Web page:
Are you ready for cycling this winter? If you haven’t prepared for the change in weather, here’s a quick check list of the most important things you’ll most likely need for a great winter cycling:
1. Lights on bike and visible clothing
Make sure you’re visible and can be seen when cycling in winter. Choose bright clothing over blues and black outfits. And, take a spare set batteries with you to work for lights. Make sure lights work and don’t ride if they don’t.
2. Rain gear
You’ll need an outer shell protective rain/ windproof. A tip is to wear your rain/windproof coat for winter rides even when not raining to keep the damp, cold windchill off your chest.
3. Prepared to opt for alternative transport due to bad weather
Don’t be a foolhardy – When the weather turns nasty be prepared to drop cycling for other options to get to work before the weather picks up again. The change will do you good too!
4. Get warm gloves
No two ways about it – you need warm gloves and overshoes. Look for thick padded full length gloves rather than ‘waterproof’ thin gloves. Even if it rains, if there’s enough padded protection from the outside elements your hands will stay warm.
You’ll need overshoe ‘booty covers’ for this winter or your feet will freeze quickly. A tip is to go for ‘neoprene’ material. This wetsuit material will help keep your feet warm even if they get wet – it’s almost impossible to keep feet 100% dry when cycling in winter…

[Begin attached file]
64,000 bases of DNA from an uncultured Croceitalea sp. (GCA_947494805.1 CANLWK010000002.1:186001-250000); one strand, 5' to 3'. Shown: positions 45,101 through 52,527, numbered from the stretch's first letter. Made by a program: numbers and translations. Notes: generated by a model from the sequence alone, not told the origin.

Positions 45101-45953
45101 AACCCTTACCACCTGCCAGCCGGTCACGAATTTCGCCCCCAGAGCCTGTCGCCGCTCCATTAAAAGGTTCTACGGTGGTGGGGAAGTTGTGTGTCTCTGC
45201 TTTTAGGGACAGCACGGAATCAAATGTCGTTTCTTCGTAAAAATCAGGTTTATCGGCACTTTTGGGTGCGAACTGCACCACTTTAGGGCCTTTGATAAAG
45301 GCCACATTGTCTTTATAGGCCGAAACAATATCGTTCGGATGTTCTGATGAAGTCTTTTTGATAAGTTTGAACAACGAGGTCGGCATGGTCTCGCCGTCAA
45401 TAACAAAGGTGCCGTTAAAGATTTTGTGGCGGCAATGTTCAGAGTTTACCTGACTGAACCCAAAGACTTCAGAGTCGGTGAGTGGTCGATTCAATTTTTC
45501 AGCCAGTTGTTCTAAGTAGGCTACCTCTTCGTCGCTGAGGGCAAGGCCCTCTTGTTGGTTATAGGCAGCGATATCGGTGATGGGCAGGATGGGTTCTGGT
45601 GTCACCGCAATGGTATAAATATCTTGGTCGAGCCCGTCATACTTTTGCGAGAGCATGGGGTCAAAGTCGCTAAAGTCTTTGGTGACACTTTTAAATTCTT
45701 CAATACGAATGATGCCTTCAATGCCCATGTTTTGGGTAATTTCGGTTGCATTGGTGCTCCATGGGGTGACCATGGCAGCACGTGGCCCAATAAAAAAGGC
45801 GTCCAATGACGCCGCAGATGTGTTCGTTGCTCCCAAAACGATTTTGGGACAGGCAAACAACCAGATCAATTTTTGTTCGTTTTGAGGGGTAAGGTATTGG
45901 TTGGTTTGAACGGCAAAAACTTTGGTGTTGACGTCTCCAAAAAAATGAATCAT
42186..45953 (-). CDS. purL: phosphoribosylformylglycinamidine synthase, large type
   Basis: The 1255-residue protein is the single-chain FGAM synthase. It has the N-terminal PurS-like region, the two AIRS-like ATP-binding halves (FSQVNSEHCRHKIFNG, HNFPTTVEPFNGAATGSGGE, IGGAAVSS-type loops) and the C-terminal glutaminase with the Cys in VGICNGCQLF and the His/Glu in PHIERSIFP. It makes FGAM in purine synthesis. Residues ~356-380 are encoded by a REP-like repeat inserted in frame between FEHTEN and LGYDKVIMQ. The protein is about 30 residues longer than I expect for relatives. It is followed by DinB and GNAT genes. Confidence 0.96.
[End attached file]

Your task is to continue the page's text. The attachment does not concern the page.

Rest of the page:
6. Get mudguards
An absolute must in winter because roads are more wet than in summer time. You want to avoid getting a wet bum and chest or you risk getting very cold on the bike. Also if you plan to do some club runs this winter, it’s ‘good etiquette’ to have mudguards fixed so you don’t splash others behind you in the face!
7. Wear long cycling tights
Essential to keep your legs warm when cycling. I see a few cyclists braving the Scottish winters with just shorts on – it’s an absolute NO-NO! It really isn’t necessary to train a cold injury of some sort so dress wisely and invest in a good set of long cycling winter tights.
8. Layer your clothes for extra warmth
Make sure you layer up your clothes to keep dry and warm choosing many thin layers over a few thick layers. The rule is to use a thin base layer, then a mid-layer (usually thermal fleece lined), then an outer layer (usually a double lined windproof) – that’s three layers in total.
9. Change your event wheels for winter training wheels
Ok, this is a racing tip – but if you’ve bought those top-end summer event/race wheels and still got them on your bike for winter – do remember to change these over to a cheaper set! Ideally, you shouldn’t be
training on event/race wheels anyway, but if you are, it’s imperative to get that winter bike set up, including changing to sturdier tyres.
10. Store your Cycle in a Bike Shed
If you regularly commute to work, it’s worth investing a suitable cycle storage shed – such as the. Twin Bike Locker from Asgard. A bike shed like this installed in your garden provides easy access as and when required as well as keeping the cycle in great condition. See the full range of secure bike storage units from Asgard here
(Article Source: Easycycling Website)
Filed under: Bike Locker, cycle storage, Storing your bike, twin bike locker Tagged: | Bike storage, Cycle locks, cycle storage, cycling in the winter, storing your bike in the winter, winter bike storage